closeup of passionflowers

How to prune passion flowers

Passion flowers (Passiflora) are vigorous, evergreen climbers that thrive in sunny, sheltered positions. The exotic flowers come in a variety of colours, but white and purple are most common in the UK. Here’s how to prune your passion flower for a healthy display of brightly coloured blooms, year after year.

When to prune passion flowers

Passiflora edulis 'Frederick' from T&M

This fast-growing variety is ideal in a conservatory or orangery
Image: Passiflora edulis 'Frederick' from Thompson & Morgan

Passion flowers don’t like to be pruned too hard, too often, as it weakens the plant. Give your plants a light prune at the end of the summer once they’ve finished flowering or, if they require some renovation, a harder prune during early spring is the way to go. Flowers form on new growth, so it’s the old growth you need to focus on removing. If you plan to prune during the spring, bear in mind that you probably won’t get as many flowers that summer.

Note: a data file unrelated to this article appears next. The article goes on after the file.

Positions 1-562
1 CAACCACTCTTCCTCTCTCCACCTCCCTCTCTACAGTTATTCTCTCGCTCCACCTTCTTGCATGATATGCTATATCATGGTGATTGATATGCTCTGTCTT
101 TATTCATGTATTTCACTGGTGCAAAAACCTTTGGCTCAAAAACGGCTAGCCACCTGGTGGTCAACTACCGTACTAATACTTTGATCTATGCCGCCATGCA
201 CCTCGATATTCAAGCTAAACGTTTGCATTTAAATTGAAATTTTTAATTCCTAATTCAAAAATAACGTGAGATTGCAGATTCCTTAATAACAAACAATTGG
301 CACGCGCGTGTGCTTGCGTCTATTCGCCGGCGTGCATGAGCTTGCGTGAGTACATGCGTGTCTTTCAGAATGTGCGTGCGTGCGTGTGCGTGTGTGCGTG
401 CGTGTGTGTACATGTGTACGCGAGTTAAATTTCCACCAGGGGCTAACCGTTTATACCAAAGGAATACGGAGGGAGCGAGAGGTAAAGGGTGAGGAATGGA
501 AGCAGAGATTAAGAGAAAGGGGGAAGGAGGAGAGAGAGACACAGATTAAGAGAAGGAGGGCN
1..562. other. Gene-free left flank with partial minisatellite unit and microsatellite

As your plant grows, you’ll get the best results by training it against a wall, fence, trellis or obelisk. Passion flowers use tendrils to climb and so are self-clinging. To train your plant in the direction you want it to grow, simply tie in the loose stems to secure them.

How to prune your passion flowers

Passiflora caerulea from Thompson & Morgan

Train your passion flower into a neat fan and trim back to its framework each year
Image: Passiflora caerulea from Thompson & Morgan

  • To prune your passion flower, start by removing any dead or damaged shoots.
  • Reduce the remaining stems to fit the growth to the available space, forming a fan-shaped framework that should be tied in to its supports with soft ties.
  • After flowering, cut back any flowered shoots to two buds away from the previous year's framework of stems.
  • Try not to prune any harder than this - hard pruning may forfeit any flowers in the following year.
  • If your passion flower gets frost damage, when spring arrives, try cutting the stems back to around a height of 30cm, just above a good bud. With luck, this will stimulate new green shoots to appear.

If you've enjoyed this article, find plenty more climbing plants resources and expert growing guides over on our hub page to help you add vertical interest to your garden.

Banner image: Mali lucky/ Shutterstock

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